Talbots Inc posted a narrower-than-expected quarterly loss on Wednesday, signaling that the retailer's push to turn around its business through cost-cutting and better merchandising is paying off.

The company, which sells traditional clothing styles to women and is majority-owned by Japan's Aeon Co Ltd <8267.T>, is in the midst of a drive to reduce expenses by $150 million a year. It now expects to realize $135 million in cost cuts this year, up from a prior target of $125 million.

Talbots, which has been cutting staff and streamlining its operations as it tries to lure back shoppers over the age of 35, said it is encouraged by customers' response to its fall merchandise. While the company still expects sales to drop in the current third quarter, the decline should not be as steep as in the first two quarters of the year, it said.

Customers seem to be responding positively to the new product, which we agree has looked much better, said UBS analyst Roxanne Meyer. She said that the company's third-quarter guidance could be conservative.

Shares of Talbots were up 21 cents at $7.32 after rising as high as $7.80 in morning trading.


Talbots posted a net loss of $24.5 million, or 45 cents per share, for the second quarter ended on August 1, compared with a net loss of $25 million, or 47 cents, a year earlier.

Excluding restructuring and impairment charges, the company's loss was 33 cents per share. On that basis, analysts' average forecast was a loss of 52 cents per share, while Talbots itself had forecast a loss of 50 cents to 58 cents per share.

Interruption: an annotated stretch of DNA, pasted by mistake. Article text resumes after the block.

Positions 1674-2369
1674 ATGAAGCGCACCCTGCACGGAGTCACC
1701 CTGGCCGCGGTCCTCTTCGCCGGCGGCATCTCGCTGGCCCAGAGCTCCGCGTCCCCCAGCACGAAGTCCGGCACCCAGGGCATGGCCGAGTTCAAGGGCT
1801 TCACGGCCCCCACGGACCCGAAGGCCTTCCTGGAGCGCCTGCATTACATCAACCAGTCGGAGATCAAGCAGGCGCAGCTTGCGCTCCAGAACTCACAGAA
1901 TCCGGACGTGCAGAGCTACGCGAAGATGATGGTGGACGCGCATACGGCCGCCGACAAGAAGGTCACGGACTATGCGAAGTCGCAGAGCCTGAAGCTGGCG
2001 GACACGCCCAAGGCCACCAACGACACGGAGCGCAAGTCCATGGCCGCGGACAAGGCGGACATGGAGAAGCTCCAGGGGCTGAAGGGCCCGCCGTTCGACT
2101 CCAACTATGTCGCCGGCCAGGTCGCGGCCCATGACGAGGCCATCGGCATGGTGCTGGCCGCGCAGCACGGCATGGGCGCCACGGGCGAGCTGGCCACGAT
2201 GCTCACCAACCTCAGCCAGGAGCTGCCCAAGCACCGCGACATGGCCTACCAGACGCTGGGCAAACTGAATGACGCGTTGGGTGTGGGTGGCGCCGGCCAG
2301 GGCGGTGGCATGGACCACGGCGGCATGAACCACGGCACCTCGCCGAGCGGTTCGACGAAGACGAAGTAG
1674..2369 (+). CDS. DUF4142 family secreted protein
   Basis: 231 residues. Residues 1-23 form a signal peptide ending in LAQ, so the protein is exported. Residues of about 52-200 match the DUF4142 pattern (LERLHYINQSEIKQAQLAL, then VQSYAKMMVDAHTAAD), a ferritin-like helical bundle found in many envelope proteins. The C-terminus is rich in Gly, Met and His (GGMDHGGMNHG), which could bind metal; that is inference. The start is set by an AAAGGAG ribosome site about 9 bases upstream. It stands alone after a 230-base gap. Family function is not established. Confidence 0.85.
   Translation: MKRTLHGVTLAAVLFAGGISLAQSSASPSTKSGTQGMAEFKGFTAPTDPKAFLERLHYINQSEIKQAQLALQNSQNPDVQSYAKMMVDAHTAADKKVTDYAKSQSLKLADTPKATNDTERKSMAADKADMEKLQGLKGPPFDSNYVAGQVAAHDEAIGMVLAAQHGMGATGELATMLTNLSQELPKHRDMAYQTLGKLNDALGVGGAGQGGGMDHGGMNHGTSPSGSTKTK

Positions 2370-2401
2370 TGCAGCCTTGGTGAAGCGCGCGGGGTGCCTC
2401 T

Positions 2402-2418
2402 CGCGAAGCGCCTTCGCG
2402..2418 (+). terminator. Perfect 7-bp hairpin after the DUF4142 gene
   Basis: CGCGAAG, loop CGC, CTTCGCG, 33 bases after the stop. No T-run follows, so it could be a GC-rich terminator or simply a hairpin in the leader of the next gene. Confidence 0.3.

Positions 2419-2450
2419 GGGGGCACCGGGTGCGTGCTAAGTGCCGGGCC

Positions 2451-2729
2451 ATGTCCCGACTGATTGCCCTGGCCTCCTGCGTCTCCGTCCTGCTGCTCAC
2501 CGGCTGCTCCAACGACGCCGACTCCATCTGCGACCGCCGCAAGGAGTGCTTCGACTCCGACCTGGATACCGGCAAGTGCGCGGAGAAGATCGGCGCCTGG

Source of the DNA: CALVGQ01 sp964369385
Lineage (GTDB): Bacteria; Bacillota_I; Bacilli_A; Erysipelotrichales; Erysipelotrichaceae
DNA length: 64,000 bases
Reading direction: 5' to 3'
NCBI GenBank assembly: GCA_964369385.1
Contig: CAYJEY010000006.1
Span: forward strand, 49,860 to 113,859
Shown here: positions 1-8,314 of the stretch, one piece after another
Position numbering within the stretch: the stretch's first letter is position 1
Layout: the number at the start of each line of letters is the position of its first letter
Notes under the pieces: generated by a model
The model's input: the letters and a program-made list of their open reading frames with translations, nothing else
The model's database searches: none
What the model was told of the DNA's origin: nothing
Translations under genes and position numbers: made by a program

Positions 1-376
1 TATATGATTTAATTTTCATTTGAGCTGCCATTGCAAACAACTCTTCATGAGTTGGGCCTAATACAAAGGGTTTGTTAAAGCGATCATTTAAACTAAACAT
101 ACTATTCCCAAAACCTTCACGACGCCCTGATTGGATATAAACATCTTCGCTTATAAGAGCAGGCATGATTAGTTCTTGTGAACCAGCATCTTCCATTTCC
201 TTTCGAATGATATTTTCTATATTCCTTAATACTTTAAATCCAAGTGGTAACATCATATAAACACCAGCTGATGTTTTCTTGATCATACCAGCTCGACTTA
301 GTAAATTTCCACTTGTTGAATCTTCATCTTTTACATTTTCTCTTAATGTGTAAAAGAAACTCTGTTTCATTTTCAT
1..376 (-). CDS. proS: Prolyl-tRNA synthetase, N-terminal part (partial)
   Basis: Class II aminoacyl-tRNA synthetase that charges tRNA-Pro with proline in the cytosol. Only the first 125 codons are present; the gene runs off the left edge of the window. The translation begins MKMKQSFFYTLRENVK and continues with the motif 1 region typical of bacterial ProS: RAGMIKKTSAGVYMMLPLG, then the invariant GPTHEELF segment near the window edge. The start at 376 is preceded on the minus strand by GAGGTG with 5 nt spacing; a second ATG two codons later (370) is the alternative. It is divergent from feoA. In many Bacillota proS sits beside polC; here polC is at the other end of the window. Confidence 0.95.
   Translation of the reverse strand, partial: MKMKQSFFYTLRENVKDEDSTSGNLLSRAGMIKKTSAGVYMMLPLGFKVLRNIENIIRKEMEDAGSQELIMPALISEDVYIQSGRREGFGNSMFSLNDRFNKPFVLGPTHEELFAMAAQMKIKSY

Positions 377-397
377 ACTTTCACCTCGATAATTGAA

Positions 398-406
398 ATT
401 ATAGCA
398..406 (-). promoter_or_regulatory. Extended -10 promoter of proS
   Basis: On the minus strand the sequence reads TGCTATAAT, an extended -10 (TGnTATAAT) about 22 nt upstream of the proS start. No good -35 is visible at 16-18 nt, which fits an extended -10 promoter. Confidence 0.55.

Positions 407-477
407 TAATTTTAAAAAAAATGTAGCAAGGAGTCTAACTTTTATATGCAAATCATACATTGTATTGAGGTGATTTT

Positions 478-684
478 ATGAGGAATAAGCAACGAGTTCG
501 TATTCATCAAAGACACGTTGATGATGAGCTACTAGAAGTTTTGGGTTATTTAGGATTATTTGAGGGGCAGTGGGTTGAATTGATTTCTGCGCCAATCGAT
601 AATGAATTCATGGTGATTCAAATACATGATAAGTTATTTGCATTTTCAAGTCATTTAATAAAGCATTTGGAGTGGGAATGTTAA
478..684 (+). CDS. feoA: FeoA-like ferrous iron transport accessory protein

Sales from continuing operations fell 23 percent to $304.6 million. Sales at stores open at least a year plunged 24.9 percent.

The company said its deal with an affiliate of Li & Fung Ltd <0494.HK> is on track to be completed by mid-September. Li & Fung will become the exclusive global apparel sourcing agent for nearly all Talbots apparel, a move that should help Talbots cut costs and bring items to market faster.

Talbots competes with a host of companies selling apparel to mature women who have dramatically cut back on clothing purchases in the midst of the recession.

The company said it expects to post an adjusted loss from continuing operations of 24 cents to 30 cents per share for the third quarter. Analysts' average forecast is a loss of 31 cents per share. Talbots expects sales to fall 14 percent to 17 percent.

Earlier this summer, the company completed the sale of its underperforming J. Jill brand to Golden Gate Capital for about $75 million. It paid $517 million for the women's fashion chain just three years earlier.

(Reporting by Jessica Wohl, additional reporting by Alexandria Sage in San Francisco; editing by John Wallace, Dave Zimmerman)